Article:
Linda Vargas (Montserrat Prous), nymphomaniac.
It begins, in proper Jess Franco fashion, with a strip act. Bathed in a red glow, two women caress each other to a ritualistic, driving rhythm. One woman---the younger looking of the two---stares intently into the audience. After the show, she directly approaches a middle-aged man. Several bottles of champagne later, the drunk and smitten man exits the club with the woman. In a rented room, as they sloppily remove their clothing, the same driving rhythm from her stage performance fades into the soundtrack. This is not a scene of an awkward man fumbling with a prostitute---it's a ritual. Moments after climaxing, the woman carefully pulls a knife and runs it across her throat, collapsing on the spent man.
Murder or suicide?
With a flashback structure reminiscent of Citizen Kane, this melodrama is the tale of a wife's investigation into her husband's alleged murder of a stripper-prostitute named Linda Vargas. What straight-laced Mrs. Ortiz discovers is the life of a damaged soul with too much love to give. Beyond being treated to a garish title, frequent nude scenes, and counter-culture kitsch, Franco also constructs a fully satisfying character arc. The tattered edges of the extremely modest production (far from the most minimal of Franco's oeuvre) only serve to heighten the confessional nature of the story. Like the glimpses of Linda's scrawled diary itself, this film rides on the emotions of humiliation, arousal, and revenge.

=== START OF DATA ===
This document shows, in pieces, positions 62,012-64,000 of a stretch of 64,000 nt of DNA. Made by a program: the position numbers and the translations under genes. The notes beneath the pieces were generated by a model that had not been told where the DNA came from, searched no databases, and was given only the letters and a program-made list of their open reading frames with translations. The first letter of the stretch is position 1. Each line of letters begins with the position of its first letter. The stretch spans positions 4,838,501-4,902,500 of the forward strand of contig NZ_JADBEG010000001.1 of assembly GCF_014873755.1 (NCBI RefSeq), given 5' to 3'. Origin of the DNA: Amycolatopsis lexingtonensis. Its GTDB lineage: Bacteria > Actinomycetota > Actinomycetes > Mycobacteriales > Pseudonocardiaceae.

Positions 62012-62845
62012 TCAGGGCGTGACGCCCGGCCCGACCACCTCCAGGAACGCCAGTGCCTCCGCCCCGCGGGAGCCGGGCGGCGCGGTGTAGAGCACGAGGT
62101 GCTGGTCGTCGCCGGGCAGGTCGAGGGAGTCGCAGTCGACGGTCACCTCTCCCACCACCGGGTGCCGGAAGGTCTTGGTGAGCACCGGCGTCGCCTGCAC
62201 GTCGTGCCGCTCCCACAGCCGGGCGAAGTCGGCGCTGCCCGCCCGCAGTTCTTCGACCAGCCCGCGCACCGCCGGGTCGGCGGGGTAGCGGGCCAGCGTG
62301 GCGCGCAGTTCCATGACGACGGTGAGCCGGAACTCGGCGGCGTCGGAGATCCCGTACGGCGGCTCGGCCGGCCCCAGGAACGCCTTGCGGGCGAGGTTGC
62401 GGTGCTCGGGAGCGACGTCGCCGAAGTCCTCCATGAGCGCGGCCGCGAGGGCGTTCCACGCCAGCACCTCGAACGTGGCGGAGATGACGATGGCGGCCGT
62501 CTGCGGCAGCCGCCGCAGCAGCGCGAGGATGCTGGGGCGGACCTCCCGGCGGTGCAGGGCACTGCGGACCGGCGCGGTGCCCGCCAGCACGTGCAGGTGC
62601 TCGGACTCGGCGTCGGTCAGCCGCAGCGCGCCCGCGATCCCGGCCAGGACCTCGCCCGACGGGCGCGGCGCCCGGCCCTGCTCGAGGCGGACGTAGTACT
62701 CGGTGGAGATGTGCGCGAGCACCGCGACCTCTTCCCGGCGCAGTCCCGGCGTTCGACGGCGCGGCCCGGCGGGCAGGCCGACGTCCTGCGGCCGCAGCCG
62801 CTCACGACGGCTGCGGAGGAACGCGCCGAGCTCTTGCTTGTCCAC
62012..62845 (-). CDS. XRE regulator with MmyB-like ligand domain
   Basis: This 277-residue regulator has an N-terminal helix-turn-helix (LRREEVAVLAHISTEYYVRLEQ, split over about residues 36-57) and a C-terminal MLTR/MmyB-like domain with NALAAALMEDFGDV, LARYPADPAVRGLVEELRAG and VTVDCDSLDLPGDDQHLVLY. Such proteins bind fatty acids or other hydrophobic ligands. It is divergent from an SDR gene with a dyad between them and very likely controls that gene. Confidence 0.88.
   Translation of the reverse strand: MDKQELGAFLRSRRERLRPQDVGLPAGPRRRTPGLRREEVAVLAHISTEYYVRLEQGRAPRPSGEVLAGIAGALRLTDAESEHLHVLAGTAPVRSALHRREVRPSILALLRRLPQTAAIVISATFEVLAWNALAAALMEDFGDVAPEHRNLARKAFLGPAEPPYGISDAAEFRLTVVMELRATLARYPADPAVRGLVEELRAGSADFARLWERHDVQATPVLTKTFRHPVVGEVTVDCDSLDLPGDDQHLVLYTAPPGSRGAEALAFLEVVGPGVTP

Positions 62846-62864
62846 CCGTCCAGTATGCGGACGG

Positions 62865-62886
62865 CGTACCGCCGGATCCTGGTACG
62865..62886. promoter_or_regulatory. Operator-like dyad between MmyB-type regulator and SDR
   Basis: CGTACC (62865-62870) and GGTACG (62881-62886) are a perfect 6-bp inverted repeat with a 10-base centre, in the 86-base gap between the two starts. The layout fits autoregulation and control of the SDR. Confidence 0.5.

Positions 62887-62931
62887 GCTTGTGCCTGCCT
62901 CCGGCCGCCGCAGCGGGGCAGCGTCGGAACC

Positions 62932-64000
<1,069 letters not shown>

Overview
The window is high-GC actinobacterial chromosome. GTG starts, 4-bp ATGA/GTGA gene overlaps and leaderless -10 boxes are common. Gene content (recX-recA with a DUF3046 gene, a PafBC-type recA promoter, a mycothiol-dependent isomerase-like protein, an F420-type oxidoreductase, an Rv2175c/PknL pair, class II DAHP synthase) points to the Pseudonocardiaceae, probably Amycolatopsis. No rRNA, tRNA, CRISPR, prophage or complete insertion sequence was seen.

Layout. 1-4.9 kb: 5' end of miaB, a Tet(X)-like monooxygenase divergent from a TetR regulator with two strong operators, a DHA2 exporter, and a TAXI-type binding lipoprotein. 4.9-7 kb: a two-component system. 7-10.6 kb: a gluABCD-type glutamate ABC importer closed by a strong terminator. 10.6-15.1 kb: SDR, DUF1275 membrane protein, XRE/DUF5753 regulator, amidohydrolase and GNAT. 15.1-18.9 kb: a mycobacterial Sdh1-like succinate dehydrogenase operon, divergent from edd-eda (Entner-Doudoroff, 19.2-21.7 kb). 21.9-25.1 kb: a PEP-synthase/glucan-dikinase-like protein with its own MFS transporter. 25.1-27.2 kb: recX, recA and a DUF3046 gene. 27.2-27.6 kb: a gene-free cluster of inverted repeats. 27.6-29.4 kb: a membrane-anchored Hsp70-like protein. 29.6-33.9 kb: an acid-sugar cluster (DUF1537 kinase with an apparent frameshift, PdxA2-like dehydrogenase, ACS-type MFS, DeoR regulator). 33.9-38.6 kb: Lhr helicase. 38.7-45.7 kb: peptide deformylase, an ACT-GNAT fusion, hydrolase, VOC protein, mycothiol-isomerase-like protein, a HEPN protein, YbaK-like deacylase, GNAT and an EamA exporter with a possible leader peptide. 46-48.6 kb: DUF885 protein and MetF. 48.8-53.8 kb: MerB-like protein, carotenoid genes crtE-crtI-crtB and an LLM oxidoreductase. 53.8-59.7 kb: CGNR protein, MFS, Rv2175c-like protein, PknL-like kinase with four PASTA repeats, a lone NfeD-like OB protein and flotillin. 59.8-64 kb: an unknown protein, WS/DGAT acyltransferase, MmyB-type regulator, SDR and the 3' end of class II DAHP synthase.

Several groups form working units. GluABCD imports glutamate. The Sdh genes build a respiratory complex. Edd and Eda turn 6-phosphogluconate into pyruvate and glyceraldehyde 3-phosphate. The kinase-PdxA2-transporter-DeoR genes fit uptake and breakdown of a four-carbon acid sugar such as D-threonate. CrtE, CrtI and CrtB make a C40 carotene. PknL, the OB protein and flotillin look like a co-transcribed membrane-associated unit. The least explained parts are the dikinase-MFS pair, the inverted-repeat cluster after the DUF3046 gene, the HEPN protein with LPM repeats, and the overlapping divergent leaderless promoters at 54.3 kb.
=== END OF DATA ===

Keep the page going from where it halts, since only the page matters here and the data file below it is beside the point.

The film chronicles Linda's varied sexual relationships from an early molestation on a ferris wheel (perpetrated by Mr. Ortiz from the opening scene), which is filmed like a self-contained experimental film (the fading in and out, and overlapping of music as the carnival ride dips up and down is masterful), to her encounter with a cold, clinical, and dominating doctor (Franco staple and symbol of European decadence Howard Vernon!). Along the way, Linda proves herself too passionate for her lesbian affair with The Countess de Monterey (Anne Libert), while the Countess' boy toy collapses at his wife's feet when he is caught in bed with our protagonist. With each blow dealt to her, Linda develops into more of a nymphomaniac. She outlines her dependence on sex in her writings:
"When I'm depressed, as I often am, I think of an enormous erection or the moist, warm tongue of a young girl. And I feel better when the beautiful little pussy is opened up slowly and grows moist. That's when we really live. Everything else is meaningless and dead."These explicit ramblings breakdown the chaste Mrs. Ortiz, who in a later scene is seduced by Linda's fellow stripper, Maria. With Linda's voice in her head----"He must pay!"---Mrs. Ortiz disposes of the diary, and with it the evidence to acquit her husband. Justice is served.
Jacqueline Laurent (as Mrs. Ortiz) is much less crabby
here than she would be in the disturbing Lorna, the Exorcist,
which Franco filmed during the same period.